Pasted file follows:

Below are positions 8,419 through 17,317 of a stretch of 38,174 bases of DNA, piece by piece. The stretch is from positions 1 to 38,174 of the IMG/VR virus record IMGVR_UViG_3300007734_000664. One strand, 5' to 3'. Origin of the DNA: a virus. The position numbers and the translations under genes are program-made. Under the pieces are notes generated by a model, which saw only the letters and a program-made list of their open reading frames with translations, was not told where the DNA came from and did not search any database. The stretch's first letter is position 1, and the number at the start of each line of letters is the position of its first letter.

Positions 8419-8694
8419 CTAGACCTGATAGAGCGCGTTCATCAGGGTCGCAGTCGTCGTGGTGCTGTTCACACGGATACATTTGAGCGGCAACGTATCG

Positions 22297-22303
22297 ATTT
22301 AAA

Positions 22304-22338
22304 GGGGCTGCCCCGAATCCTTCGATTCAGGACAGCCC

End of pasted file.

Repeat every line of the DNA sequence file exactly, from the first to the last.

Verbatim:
Below are positions 8,419 through 17,317 of a stretch of 38,174 bases of DNA, piece by piece. The stretch is from positions 1 to 38,174 of the IMG/VR virus record IMGVR_UViG_3300007734_000664. One strand, 5' to 3'. Origin of the DNA: a virus. The position numbers and the translations under genes are program-made. Under the pieces are notes generated by a model, which saw only the letters and a program-made list of their open reading frames with translations, was not told where the DNA came from and did not search any database. The stretch's first letter is position 1, and the number at the start of each line of letters is the position of its first letter.

Positions 8419-8694
8419 CTAGACCTGATAGAGCGCGTTCATCAGGGTCGCAGTCGTCGTGGTGCTGTTCACACGGATACATTTGAGCGGCAACGTATCG

Positions 22297-22303
22297 ATTT
22301 AAA

Positions 22304-22338
22304 GGGGCTGCCCCGAATCCTTCGATTCAGGACAGCCC